- June 8, 1902; Dallas Morning News, p. 30, col. 2.
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Funeral Notice.

    Mrs. Katie Woods died in Atlanta, Ga., August 6, funeral from residence of her sister, Mrs. H. P. Self, 706 Swiss avenue, tomorrow...interment Oakland cemetery.

- August 11, 1902, Dallas Times Herald, p. 6, col. 5.
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NECROLOGICAL.

     The remains of Mrs. Kate Woods arrived in the city Sunday afternoon from Atlanta, Ga., and will be interred in Oakland cemetery today. Mrs. Woods, who is a sister of H. P. Self, of this city, died in Atlanta, August 6. The funeral will take place tomorrow at 10 o'clock from the home of Mr. Self, 706 Swiss avenue.
     Mary H. Floyd, age 72, died last night at 190 Peak street.
     Will Barnett, age 17, was drowned yesterday afternoon in the river near the Oak Cliff paper mills. The remains were recovered and interred today.
     Mrs. Maggie Monroe, age 29, wife of George Monroe, died yesterday in Dallas county.

- August 11, 1902, Dallas Times Herald, p. 7, col. 6.
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NECROLOGICAL.

     Jacob Amsler, age 65, died yesterday at 108 Liberty street. Deceased was a native of Switzerland.
     George H. Noylan, age 36, died yesterday at [the] corner of Pavilion and Bryan streets. He came to Dallas from Beaver Falls, Mass., about two years ago, and at once secured employment at the cement works in West Dallas. He was a member of the carpenter's union and was buried this morning in the Catholic cemetery.

- August 12, 1902, Dallas Times Herald, p. 8, col. 5.
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Funeral of Victim.

    The funeral of Jeff Crenshaw, the man who was killed by the Interurban car near Grand Prairie, took place from his home in that town yesterday afternoon. Almost the entire population of the town attended the services.
    W. H. Wilson, another man who was struck by the Interurban car, is resting easily at his home and the attending physician has hopes of his recovery.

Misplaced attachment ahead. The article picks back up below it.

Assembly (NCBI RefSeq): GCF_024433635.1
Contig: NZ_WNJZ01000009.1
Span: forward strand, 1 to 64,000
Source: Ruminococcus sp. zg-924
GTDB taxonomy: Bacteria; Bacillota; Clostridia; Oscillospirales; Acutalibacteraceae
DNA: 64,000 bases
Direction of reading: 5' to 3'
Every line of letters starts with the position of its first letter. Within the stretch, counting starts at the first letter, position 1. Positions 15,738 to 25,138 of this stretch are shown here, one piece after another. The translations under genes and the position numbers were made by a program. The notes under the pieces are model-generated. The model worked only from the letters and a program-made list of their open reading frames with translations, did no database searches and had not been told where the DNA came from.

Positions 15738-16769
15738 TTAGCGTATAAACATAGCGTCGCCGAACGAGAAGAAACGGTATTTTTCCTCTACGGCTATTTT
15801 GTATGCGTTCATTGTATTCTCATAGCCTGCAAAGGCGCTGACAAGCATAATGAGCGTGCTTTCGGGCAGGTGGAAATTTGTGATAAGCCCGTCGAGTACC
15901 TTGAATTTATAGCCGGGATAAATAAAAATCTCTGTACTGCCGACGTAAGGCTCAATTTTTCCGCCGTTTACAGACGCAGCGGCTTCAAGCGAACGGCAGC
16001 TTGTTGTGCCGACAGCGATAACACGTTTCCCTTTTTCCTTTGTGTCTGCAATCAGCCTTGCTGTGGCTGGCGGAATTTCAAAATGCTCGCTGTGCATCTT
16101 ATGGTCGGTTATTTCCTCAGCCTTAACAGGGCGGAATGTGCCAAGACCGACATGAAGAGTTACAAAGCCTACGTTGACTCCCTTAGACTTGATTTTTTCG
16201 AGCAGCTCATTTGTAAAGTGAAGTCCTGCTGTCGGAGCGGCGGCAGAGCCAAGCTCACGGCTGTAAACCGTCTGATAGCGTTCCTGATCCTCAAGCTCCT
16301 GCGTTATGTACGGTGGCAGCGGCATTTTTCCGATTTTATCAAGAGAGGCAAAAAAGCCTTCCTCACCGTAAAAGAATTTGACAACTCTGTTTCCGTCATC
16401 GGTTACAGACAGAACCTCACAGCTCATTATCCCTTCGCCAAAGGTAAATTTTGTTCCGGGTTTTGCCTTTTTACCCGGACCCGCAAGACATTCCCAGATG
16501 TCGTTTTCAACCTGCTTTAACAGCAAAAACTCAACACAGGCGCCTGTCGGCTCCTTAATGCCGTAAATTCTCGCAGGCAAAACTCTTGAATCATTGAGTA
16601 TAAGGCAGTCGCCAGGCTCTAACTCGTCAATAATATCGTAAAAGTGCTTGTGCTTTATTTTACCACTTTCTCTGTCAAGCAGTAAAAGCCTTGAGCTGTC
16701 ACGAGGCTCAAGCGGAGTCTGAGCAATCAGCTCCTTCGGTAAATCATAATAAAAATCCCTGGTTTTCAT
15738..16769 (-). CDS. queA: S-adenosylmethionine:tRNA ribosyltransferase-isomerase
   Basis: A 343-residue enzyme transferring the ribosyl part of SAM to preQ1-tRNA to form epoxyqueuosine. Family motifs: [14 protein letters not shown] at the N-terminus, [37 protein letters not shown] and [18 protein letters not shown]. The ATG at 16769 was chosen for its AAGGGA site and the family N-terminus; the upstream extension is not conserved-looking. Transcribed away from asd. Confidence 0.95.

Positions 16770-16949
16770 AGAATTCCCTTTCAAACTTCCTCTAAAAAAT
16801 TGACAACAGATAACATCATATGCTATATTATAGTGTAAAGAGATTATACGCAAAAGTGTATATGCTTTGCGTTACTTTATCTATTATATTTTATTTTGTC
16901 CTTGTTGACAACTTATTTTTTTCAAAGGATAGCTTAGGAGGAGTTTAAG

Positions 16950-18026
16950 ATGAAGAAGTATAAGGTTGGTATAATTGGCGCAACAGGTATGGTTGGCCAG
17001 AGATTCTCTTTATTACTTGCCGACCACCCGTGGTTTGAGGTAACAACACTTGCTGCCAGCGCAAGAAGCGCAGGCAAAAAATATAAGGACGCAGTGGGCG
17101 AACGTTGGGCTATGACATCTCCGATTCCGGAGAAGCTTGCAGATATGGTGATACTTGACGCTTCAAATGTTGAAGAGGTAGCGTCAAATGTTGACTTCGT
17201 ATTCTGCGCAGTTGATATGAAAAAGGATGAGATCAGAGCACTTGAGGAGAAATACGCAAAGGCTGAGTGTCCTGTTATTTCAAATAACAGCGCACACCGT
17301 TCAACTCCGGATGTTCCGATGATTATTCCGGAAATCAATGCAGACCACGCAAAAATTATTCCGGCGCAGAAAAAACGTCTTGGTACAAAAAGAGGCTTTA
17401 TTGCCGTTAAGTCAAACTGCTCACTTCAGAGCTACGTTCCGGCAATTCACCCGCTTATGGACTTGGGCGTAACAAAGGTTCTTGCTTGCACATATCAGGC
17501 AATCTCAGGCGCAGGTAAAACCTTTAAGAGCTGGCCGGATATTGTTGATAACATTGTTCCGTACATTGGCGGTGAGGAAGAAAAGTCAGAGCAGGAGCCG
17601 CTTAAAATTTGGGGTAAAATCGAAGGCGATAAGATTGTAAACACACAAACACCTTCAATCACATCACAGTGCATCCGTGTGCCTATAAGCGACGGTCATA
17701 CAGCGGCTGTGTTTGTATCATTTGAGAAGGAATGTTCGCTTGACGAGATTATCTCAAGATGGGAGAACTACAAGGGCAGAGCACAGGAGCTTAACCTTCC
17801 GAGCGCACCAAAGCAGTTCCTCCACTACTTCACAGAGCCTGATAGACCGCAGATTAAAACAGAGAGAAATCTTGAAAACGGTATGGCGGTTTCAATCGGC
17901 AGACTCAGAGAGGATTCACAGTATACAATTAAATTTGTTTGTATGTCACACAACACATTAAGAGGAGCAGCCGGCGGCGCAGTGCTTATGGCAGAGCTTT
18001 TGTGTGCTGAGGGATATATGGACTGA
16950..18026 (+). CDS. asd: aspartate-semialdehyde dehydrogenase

- August 12, 1902, Dallas Daily Times Herald, p. 8, col. 6.
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Necrological.

   Herman Dawdy, age 2 years, died yesterday at 112 Kentucky street. Deceased was a son of J. A. Dawdy.

- August 13, 1902, Dallas Daily Times Herald, p. 8, col. 5.
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Necrological.

     Miss Clara Wollstein, 35, died yesterday evening at 310 S. Harwood street...had been a resident of Dallas for more than 15 years....daughter of Leopold Wollstein and sister of Max and Herman Goettinger...born in Berlin, Germany, and came to Dallas from Galveston.
     Annie Bray, 14 months old daughter of Mr. and Mrs. H. Bray, died yesterday evening at 153 Magnolia street. Remains shipped to Paris by undertaker Dunn.

- August 15, 1902, Dallas Daily Times Herald, p. 5, col. 3.
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Too Late to Classify.
Died.

     Heintz: John P. A. Heintz of the firm of Young & Heintz, aged 40 years, died August 13, 1902. Funeral from the residence of Mr. John W. Young, 257 Gano street....from the Pro-Cathedral....

- August 15, 1902, Dallas Daily Times Herald, p. 7, col. 7.
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NECROLOGICAL.

     John A. P. Heintz, a prominent business man of Dallas, died last night at the home of J. W. Young, 257 Gano street, after an illness covering a period of several months. Mr. Heintz had been a resident of Dallas for more than fifteen years, and came to this city from Dresden, Germany, where he was born. He was 40 years old. the funeral will take place from the home of Mr. Young at 10 o'clock, and later from the Cathedral of the Sacred Heart.
     Katherine Lyles, age 25, wife of E. B. Lyles, died yesterday at 226 Greenwood street.
     Earnest Courtney, the seven-day-old son of Mr. and Mrs. Albert F. Courtney, died yesterday afternoon at 508 Lamar street.
     Mrs. Blackstone, age 70 years, died last night at the corner of Hall and Bryan streets. She was a resident of Dallas for more than thirty years.